Apple Maps is sometimes unavoidable, even if you're a dedicated Google Maps users. Siri and built-in apps still open directions up in the default navigation app. That won't change.
The good news is that iOS 9 is going to make Apple Maps better, and maybe even tolerable. In its first major refresh since 2013, the app now includes long-awaited public transit directions.
That means routes for buses, trains, subways and, yes, even ferries are part of Apple Maps. This goes live this fall in Baltimore, Berlin, Chicago, London, Mexico City, New York City, Philadelphia, the San Francisco Bay Area, Toronto and Washington D.C.
Notably, it'll support directions for 300 cities in China, a huge emerging market for the iPhone, including Beijing, Chengdu and Shanghai.
Multitasking for iPad
iOS 9 brings true multitasking to its newer iPad tablets, and we're not talking about the "multitasking" app switcher that premiered with iOS 4 back in 2010.
iPads will finally be able to handle more hefty productivity tasks. That's to the delight of enterprise users who prefer iOS for personal use, but feel forced to opt for a Microsoft Surface Pro 3 or Android tablet at work.
There are three ways to view multitasking windows on an iPad. Slide Over brings a second app from the side so you can answer a text or write something in Notes. It's just as easy to slide away.
There's also a special Picture-in-Picture mode that puts videos and FaceTime calls in the corner of the display when the home button is pressed. From there, you can use any other app while watching the video. Google's YouTube app for iOS works this very same way, at least within that specific app.
Both Slide Over and Picture-in-Picture are compatible with newer iPads: iPad Air, iPad Air 2, iPad mini 2 and iPad mini 3. The last mode, Split View, is an iPad Air 2-only affair.
Split View is the mode that everyone imagines when they hear the word "multitasking." It enables two apps to be open side-by-side and they're both active at the same time with full multitouch support.
New iOS 9 keyboard
Apple launched what it called its "best keyboard yet" with the iOS 8 QuickType, and it's trying to one-up that statement with the iOS 9 keyboard.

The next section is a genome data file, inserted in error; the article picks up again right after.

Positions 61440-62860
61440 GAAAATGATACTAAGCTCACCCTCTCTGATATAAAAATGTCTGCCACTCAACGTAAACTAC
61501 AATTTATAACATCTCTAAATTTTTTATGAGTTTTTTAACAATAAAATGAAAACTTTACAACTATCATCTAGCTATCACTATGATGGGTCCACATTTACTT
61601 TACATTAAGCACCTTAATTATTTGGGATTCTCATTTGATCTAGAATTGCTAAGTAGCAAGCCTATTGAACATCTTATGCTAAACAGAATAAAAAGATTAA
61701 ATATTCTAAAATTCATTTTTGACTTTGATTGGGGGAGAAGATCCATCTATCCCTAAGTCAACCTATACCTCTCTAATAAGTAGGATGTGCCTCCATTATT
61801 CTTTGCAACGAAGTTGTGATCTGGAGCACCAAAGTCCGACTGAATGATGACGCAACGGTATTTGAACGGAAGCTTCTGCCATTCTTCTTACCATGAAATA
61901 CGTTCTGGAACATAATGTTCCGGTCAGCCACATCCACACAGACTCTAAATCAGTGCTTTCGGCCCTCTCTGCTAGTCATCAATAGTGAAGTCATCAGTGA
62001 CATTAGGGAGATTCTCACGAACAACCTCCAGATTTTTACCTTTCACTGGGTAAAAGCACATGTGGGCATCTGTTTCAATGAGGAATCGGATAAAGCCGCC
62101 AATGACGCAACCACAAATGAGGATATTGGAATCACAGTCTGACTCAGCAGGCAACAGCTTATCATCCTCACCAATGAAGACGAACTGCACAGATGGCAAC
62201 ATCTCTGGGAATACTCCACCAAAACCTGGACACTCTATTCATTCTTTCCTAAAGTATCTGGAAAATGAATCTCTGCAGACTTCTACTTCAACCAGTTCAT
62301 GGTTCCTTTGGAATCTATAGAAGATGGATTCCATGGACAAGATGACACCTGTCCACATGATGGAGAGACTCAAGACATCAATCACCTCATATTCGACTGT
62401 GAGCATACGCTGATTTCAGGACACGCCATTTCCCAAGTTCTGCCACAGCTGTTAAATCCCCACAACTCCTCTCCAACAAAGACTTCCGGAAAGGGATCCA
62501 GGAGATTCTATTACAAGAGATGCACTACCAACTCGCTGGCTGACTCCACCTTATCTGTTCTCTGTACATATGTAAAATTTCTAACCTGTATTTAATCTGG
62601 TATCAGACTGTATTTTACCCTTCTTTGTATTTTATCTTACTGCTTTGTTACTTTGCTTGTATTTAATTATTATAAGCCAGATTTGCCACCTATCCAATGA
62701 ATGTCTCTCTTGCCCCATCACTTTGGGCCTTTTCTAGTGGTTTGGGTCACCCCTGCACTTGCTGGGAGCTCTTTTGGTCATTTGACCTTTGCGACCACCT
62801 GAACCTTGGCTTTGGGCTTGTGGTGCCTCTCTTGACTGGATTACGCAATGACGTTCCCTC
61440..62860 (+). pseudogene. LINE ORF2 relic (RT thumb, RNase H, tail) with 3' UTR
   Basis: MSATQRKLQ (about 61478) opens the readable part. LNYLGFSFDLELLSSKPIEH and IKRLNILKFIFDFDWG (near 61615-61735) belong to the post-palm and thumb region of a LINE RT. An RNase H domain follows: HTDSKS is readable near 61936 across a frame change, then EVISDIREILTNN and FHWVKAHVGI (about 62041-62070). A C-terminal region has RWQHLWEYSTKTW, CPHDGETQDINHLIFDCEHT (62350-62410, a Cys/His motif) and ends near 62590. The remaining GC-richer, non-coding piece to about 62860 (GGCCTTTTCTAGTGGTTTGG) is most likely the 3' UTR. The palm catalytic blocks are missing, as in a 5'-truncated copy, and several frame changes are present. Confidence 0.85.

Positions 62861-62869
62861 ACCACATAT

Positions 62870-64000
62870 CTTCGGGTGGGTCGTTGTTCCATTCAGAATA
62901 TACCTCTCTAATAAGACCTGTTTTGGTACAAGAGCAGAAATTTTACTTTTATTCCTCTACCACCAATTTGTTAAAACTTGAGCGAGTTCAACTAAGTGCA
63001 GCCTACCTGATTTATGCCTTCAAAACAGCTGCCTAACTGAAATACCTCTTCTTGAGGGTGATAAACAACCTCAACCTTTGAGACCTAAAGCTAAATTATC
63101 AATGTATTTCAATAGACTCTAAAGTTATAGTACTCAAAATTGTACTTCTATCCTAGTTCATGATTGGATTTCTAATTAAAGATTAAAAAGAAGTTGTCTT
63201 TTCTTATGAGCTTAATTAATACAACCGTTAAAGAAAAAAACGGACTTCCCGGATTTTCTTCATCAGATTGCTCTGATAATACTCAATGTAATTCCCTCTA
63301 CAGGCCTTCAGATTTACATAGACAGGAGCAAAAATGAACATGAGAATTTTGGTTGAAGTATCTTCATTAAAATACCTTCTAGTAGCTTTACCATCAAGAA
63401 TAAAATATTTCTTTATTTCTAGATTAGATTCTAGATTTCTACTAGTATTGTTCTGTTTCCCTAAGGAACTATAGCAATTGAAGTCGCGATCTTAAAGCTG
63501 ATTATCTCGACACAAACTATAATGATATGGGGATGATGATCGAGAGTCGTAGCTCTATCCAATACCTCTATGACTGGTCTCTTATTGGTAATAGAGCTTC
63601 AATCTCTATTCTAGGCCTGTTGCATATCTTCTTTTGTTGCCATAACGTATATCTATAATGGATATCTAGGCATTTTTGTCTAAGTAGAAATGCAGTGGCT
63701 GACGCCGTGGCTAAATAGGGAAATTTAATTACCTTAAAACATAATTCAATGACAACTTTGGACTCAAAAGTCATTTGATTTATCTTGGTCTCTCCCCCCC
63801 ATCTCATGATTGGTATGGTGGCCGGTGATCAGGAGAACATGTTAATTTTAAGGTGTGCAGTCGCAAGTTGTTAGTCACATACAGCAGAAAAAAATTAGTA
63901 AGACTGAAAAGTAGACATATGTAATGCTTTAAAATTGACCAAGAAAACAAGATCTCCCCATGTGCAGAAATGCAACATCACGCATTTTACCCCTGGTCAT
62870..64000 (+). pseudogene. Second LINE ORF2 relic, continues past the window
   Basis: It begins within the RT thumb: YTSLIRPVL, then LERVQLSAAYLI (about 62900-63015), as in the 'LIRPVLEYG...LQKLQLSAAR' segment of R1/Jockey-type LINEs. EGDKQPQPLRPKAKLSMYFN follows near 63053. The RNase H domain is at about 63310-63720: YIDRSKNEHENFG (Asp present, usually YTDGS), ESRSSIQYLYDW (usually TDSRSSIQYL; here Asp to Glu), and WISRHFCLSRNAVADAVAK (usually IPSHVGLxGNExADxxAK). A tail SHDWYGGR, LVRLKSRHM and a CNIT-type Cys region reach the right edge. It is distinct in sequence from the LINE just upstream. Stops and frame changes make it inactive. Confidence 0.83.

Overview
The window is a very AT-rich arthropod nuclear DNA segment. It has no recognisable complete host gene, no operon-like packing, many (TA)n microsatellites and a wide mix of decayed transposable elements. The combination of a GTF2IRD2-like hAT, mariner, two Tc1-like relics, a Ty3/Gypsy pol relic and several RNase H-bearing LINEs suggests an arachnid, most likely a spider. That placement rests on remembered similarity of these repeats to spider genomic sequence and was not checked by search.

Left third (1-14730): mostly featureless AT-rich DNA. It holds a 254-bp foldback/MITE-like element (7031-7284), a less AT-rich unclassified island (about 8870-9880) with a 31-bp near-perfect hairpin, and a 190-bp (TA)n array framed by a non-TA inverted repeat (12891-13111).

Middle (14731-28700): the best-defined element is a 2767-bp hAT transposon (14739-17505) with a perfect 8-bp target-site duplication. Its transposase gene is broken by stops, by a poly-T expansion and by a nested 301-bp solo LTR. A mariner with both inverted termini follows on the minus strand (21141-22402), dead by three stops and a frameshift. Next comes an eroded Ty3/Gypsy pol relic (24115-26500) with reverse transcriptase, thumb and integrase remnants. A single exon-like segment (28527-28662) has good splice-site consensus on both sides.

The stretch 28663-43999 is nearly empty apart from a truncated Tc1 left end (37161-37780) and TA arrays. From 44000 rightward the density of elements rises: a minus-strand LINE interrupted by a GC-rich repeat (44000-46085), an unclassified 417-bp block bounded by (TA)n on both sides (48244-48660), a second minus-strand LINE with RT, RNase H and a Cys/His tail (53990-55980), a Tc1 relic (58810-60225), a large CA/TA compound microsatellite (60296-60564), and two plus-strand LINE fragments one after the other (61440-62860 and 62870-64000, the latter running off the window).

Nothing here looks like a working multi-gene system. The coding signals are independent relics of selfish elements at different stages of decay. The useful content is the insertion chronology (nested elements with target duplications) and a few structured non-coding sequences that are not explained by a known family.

iPad's on-screen keyboard now features a built-in shortcut bar, which flanks the next-word suggestions above the QWERTY letter keys. Cut, copy and paste to the left; bold, italic, underline and attachments to the right.
That's better than having to hunt for these shortcuts in the second layer of the keyboard menu, and in a surprise move, Apple is making this default layout customizable and compatible with third-party keyboard apps.
Cursor control is now easier with a handy (or fingery) slide mechanic when using two fingers. It basically turns the iPad QuickType keyboard into an trackpad. It's way easier than hovering over the tiny cursor, trying to land in between letters.
Finally, shortcuts are coming to wireless keyboards so that you can interact with apps using their own built-in shortcut keys. Pressing and holding the Command, Option or Control key brings up the shortcut list.
Under the hood
New features are exciting and all, but iOS 9 needs to run better than iOS 8, which had a series of WiFi and battery drain problems from the get-go. Some users are still complaining.
Longer battery life is a chief concern of iPhone users, but they can squeeze out an extra hour thanks to a new Low Power mode. Apple says iOS 9 pulls switches you didn't even know existed to save juice.
You may be able to install iOS 9 this time around without deleting all of your photos. It'll take about 1.3GB, whereas iOS 8 needed massive 4.5GB of internal storage. That was awful on a 16GB iPhone.
CPU and GPU usage will be more efficient thanks to iOS 9, further improving performance, and security is said to be stepped up. Hopefully that means last year's iCloud hack isn't going to be an annual incident.
Not mentioned during Apple WWDC keynote, iOS 9 will feature a "Move to iOS" app that makes it easier to wirelessly switch from an Android device to a new iOS phone or tablet.
Apple's software-focused WWDC keynote showed a lot of promise for iOS 9, even if it's an incremental update. Google's Android M is taking the same cautious approach. We'll see how they both turn out this fall.